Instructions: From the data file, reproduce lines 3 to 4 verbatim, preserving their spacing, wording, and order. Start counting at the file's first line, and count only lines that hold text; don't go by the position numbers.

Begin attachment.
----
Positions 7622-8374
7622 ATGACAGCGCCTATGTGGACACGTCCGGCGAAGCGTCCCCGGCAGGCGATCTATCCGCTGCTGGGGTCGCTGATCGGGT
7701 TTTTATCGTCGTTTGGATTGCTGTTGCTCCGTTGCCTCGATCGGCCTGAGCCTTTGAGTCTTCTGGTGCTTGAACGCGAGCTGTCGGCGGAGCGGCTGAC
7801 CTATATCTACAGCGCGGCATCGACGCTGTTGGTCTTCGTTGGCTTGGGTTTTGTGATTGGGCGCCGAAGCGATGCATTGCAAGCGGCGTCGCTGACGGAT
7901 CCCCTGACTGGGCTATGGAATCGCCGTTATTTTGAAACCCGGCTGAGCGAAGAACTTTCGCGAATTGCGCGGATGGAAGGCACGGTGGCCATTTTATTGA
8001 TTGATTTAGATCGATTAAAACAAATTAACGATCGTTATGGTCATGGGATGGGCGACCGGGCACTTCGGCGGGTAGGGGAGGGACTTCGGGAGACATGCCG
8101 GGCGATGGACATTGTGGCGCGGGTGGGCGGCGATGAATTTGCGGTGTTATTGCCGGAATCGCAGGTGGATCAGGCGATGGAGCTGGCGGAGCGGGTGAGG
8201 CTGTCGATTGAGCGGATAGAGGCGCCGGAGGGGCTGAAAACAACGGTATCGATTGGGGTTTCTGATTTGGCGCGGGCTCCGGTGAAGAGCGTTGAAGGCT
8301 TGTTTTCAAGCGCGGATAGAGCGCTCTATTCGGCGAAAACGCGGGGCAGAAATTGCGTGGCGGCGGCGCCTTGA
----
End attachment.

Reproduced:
7701 TTTTATCGTCGTTTGGATTGCTGTTGCTCCGTTGCCTCGATCGGCCTGAGCCTTTGAGTCTTCTGGTGCTTGAACGCGAGCTGTCGGCGGAGCGGCTGAC
7801 CTATATCTACAGCGCGGCATCGACGCTGTTGGTCTTCGTTGGCTTGGGTTTTGTGATTGGGCGCCGAAGCGATGCATTGCAAGCGGCGTCGCTGACGGAT